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2009 Kawasaki Vulcan 1700 Voyager ABS


by Marc Cantin ,

Here are a few realities when it comes to creating and selling big touring bike in Canada.

A sunny day, a cool breeze off the lake, and a trusty steed to go for a spin whenever you feel the urge. Life is good! Especially with a good looking machine like this one, so close to American cruiser looks that clannish riders of that other brand were waving at me.

Fact 1 - Almost half of the bikes sold in North America are of the custom or cruiser variety, with touring models being the most popular and gaining market share year after year.

Fact 2 - Harley-Davidson leads the big touring cruiser market with two Electra Glide models at the top end, and Kawasaki and Yamaha want a slice of that pie.

Which brings us to the Kawasaki entry into the segment, the Vulcan 1700 Voyager ABS 2009.

Unabashedly aimed at the Ultra Classic Electra Glide from the Motor Company, Kawasaki’s Vulcan 1700 Voyager ABS wants to be the better bike, with more power, better finish, a more comfortable ride, and some extra safety items – and for less money.

I got a chance to see how well the Voyager behaves on the scenic roads of the Quinte peninsula, near Kingston in Ontario, where I also discovered how well new and useful technologies make a real difference on that machine.

A torque monster

The 1700 Voyager is a considerable bike, one that requires an equally considerable engine to move it into the happy zone for most riders. Given that power plant have always been a forte at Kawasaki, the 1700 motor we found in the Voyager, an evolution of the 1500 and 1600 engines that also borrows from the Vulcan 2000 monster motor, certainly does the job, as well as displaying some intelligent (And useful) technologies of its own when it comes to the chassis, as well as the braking and fuel injection systems.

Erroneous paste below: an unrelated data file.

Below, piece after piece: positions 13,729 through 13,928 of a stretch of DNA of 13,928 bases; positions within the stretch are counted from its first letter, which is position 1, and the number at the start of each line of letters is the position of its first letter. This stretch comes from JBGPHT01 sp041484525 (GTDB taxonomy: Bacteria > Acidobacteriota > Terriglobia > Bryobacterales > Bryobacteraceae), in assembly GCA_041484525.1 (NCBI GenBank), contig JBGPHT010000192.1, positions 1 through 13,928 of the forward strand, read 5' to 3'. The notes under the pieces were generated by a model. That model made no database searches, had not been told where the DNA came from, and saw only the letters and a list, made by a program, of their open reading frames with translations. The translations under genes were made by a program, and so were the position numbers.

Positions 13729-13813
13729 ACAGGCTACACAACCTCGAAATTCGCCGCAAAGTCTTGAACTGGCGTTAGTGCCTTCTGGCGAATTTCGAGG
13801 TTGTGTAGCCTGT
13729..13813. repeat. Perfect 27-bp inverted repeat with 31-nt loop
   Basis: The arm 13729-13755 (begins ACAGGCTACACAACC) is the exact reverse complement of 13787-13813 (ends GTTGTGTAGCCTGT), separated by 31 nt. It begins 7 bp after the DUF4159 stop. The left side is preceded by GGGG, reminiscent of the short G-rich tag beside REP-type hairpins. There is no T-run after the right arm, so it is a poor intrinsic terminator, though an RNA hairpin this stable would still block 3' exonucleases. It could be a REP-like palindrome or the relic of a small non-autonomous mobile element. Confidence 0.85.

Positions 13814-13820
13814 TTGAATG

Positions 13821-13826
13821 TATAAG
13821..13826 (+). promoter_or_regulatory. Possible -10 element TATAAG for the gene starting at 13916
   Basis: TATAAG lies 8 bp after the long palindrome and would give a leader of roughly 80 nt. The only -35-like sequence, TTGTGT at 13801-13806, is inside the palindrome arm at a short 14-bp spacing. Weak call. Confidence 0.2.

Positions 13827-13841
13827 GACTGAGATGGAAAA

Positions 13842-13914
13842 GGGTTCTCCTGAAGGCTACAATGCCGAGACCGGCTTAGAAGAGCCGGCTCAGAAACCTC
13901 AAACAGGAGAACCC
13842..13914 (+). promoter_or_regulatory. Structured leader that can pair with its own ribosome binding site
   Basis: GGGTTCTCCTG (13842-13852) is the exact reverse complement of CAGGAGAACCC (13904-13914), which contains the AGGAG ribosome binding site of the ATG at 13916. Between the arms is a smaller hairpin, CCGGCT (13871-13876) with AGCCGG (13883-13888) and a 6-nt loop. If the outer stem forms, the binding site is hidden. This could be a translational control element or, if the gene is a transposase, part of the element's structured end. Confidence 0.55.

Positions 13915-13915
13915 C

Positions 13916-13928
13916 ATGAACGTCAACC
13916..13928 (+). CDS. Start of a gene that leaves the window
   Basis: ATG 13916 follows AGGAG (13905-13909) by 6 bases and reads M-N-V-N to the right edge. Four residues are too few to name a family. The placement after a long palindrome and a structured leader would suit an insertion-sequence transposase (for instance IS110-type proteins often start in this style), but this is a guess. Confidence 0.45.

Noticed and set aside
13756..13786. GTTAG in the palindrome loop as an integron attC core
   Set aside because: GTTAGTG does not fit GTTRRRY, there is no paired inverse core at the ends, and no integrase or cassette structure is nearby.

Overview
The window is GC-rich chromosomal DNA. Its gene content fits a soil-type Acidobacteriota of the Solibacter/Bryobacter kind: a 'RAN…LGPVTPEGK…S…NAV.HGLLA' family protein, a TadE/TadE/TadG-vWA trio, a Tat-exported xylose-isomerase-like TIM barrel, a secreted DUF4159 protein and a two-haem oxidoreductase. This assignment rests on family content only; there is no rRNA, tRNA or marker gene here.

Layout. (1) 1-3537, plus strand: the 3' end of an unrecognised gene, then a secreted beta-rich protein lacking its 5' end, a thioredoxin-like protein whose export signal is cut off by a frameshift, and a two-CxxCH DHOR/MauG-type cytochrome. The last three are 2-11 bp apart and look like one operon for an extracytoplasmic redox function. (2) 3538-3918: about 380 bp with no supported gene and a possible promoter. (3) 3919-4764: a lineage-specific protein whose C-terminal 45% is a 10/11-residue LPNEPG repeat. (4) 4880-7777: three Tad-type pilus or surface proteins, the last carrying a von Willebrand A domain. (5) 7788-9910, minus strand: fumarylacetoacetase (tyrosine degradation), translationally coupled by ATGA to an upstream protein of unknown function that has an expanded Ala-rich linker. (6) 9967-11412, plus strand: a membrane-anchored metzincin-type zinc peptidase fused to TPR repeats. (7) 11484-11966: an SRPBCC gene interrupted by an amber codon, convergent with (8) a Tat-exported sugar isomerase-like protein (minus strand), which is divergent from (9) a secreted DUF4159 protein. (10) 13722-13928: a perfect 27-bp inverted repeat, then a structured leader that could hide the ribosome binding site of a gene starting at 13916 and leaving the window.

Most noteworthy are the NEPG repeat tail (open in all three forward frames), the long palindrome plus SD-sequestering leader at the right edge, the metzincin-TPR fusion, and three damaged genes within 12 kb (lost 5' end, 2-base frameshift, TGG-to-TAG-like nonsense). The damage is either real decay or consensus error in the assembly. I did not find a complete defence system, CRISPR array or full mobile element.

The almost square (102 x 104) narrow angle (52 degrees) V-Twin displaces 1,700cc, and delivers maximum torque, a whopping 107.8 lb-ft, at a low 2,750 rpm, while the unannounced power figure feels like somewhere between 80 and 85 horses at the crank. The engine features four valves per cylinder, driven by a single overhead camshaft for each cylinder. Both pistons use a single crankpin, to keep the engine nice and narrow, while balance shafts manage vibrations down to an enjoyable level.

The new, highly sophisticated ECU uses fly-by-wire technology from the throttle to manage ignition and fuel injection electronics (The actual throttle cable remains in place as a back-up and to add some “feel” for the rider).

A modern engine looks clean, simple and stylish, with all the wires, cables and hoses well hidden.
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